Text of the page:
The pale-skinned boy, presumably the son of the woman with her American aggressors, is the lone character that is truly independent. Born in the jungle with only tales from his known father and mother as guidance to the world, the boy's curiosity expands as he grows older. The Americans are slowly making their way into the jungle. As the jungle becomes less of a haven for the family, their choices get slimmer. For the couple, the rationale of keeping themselves freed from colonial rule is blurred by the demands of the tough times as food is becoming more scarce and a devastating storm is brewing. For the boy, the allure of what's out there seems natural and understandable, considering that the color of his skin hardly matches the skin of both his mother and father. However, the boy chooses independence and sacrifices his life for it. Martin marks the boy's sacrifice with striking colors, meshing style and substance together in a sublime sequence of tremendous beauty and emotion.

According to this reviewer who had the pleasure of seeing Independencia in Cannes, Martin introduced the film to his audience with a wish that people would be able "to die for their country, and for cinema." Morbid as it sounds, Martin's wish proves to be a logical solution to a world where people have forgotten to be independent and cinema has forgotten its role as recorder of culture and history. If death is the only measure to gain this independence, then let us be brave enough to slit our own throats or force ourselves in exile, symbolically. Lest we actually know the pains and pleasures of living outside the mainstream, of living without the influences that mutate the virtues that bind us as human beings, then we cannot honestly consider ourselves truly independent.

Monday, June 08, 2009

Drag Me to Hell (2009)

Drag Me to Hell (Sam Raimi, 2009)

The anatomical precision that recent torture-centered films like Eli Roth's Hostel (2005) or James Wan's Saw (2004) diligently indulges in has paved a way for a cinematic culture that equates realistic pain with commercial entertainment. Unlike the stylistic bodily inflictions that the crazed creative minds of renowned horror greats like Dario Argento, John Carpenter or David Cronenberg are known for, the present crop of torture porn flicks has none of the discipline, and none of the refreshing imaginative inflections that provide any semblance of dignity to the exercise in needless violence. With voyeurism and the subsequent delight of witnessing depravity inflicted on character-less human bodies as their primary concerns, the singularity of these films' reason for their existence gets redundant and obsolete.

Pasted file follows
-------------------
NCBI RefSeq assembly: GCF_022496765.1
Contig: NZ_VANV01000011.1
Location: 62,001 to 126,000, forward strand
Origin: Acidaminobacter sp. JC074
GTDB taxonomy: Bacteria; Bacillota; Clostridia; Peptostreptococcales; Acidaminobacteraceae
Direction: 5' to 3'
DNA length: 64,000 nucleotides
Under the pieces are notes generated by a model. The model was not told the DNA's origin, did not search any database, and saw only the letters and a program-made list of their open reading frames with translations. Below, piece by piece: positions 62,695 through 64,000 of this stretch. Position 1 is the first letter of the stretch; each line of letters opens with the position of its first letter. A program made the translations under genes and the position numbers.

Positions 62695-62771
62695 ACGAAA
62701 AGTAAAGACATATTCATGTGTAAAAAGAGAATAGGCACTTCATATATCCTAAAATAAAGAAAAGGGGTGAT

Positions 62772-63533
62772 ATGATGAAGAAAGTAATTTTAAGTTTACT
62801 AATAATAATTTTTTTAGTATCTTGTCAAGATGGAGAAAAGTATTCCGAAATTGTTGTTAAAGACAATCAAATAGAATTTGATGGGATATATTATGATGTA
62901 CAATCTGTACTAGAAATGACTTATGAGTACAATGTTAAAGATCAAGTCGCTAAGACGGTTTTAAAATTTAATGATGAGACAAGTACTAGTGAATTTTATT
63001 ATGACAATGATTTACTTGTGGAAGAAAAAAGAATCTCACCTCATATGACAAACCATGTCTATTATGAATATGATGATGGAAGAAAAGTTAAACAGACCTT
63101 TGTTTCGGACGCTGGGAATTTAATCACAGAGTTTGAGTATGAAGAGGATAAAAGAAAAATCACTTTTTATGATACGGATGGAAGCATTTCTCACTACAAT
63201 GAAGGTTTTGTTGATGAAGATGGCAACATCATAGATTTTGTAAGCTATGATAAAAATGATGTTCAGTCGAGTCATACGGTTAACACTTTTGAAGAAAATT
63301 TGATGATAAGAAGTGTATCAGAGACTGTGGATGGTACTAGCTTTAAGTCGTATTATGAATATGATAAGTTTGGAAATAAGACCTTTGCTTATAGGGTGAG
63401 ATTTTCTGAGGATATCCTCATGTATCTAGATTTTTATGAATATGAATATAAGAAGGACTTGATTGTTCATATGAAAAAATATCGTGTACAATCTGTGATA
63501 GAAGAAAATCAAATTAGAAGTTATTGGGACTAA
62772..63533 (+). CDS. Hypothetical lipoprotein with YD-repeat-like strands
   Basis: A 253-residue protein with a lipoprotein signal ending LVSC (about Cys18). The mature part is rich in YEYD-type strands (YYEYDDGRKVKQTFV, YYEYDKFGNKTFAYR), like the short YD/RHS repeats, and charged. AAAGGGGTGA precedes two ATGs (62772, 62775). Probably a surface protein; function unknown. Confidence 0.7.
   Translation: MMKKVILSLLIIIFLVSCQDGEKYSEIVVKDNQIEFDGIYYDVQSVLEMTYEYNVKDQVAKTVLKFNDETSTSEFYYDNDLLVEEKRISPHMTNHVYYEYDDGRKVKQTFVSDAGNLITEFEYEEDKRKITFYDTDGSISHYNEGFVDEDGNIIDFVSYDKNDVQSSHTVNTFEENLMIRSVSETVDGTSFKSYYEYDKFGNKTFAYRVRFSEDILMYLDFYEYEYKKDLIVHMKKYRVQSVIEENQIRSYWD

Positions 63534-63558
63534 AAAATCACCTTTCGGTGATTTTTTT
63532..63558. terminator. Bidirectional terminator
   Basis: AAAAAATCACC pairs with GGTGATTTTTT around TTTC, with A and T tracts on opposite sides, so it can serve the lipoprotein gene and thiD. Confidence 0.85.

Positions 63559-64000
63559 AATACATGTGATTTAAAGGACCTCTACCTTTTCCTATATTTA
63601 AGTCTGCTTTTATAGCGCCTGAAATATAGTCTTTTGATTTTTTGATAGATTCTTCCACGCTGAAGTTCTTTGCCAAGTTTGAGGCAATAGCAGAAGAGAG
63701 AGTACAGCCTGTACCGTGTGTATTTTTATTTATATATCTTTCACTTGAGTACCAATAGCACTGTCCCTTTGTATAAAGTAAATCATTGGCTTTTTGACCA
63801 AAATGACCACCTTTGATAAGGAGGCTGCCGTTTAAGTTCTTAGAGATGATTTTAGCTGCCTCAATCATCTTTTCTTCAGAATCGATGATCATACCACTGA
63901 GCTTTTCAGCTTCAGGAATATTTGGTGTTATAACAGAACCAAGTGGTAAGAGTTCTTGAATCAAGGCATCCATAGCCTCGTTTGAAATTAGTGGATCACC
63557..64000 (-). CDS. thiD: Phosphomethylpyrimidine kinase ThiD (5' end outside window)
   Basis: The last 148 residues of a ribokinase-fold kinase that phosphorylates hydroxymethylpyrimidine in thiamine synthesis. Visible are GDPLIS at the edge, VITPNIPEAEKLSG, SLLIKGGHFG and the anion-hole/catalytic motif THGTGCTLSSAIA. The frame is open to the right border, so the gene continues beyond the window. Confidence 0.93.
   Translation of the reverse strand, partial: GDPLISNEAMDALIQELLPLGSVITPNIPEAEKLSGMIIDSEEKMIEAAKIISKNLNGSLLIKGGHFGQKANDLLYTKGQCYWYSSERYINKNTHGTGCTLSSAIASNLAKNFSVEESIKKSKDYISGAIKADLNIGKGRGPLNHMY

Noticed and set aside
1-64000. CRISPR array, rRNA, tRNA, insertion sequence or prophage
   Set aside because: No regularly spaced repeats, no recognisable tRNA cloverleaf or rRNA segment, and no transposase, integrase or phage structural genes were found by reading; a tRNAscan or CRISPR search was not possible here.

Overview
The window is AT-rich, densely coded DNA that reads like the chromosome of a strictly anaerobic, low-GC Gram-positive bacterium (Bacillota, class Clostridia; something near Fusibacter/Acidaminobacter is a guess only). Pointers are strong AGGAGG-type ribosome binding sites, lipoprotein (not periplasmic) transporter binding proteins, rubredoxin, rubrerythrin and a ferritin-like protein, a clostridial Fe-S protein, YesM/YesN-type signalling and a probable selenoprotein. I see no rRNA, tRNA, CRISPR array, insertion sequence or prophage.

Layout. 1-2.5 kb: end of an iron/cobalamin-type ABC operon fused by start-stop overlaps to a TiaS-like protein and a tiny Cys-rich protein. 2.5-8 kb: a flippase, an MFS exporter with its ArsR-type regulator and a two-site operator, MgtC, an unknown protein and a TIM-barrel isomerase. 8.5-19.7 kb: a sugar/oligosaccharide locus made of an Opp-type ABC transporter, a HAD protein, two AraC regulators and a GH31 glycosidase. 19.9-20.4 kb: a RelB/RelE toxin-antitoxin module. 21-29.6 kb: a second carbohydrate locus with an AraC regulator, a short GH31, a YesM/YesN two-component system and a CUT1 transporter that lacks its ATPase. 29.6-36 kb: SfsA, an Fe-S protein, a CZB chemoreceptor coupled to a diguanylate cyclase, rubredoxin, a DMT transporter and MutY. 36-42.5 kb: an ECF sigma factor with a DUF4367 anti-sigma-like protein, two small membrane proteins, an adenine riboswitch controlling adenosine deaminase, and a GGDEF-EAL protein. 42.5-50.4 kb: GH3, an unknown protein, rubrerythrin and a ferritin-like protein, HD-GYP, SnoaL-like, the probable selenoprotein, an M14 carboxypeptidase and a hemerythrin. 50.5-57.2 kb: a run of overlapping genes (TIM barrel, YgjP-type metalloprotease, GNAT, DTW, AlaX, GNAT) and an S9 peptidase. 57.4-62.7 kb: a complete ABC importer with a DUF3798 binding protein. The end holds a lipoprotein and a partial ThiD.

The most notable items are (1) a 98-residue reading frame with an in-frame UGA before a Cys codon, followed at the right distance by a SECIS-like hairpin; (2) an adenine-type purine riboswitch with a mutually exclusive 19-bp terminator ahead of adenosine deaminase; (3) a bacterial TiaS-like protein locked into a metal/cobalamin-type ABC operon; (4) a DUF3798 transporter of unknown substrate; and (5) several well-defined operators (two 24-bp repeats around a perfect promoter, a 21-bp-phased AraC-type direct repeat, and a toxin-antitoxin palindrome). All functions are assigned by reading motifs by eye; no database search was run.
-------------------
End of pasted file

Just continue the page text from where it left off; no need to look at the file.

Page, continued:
Sam Raimi's Drag Me to Hell, like Hostel and Saw, puts torture to the fore. The marked difference between Raimi's film and the indisputable junk that Hollywood has been and is still producing is that the recepient of the torture is a complete character with moral choices and suffers as repercussion of these choices, not the empty vessels of the recent torture flicks who only exist because of the available limbs that can be severed, blood that can be spilled, and eyeballs that can be gouched. Christine Brown (Alison Lohman), the subject of a wronged gypsy's merciless curse, is a loan officer whose professional career hinges on two things: the pleasure of his boss (David Paymer), and the defeat of her her brash competitor (Reggie Lee). In an effort to please her boss and outdo her officemate, she harshly turns down the pleas of Mrs. Ganush (Lorna Raver), an elderly gypsy who is asking for an extension to her loan to salvage her home from foreclosure. Her decision to override charity for her selfish ends has drastic results as she becomes the subject of the gypsy's curse that grants her three days of torment and anguish before being dragged into the fiery pits of hell.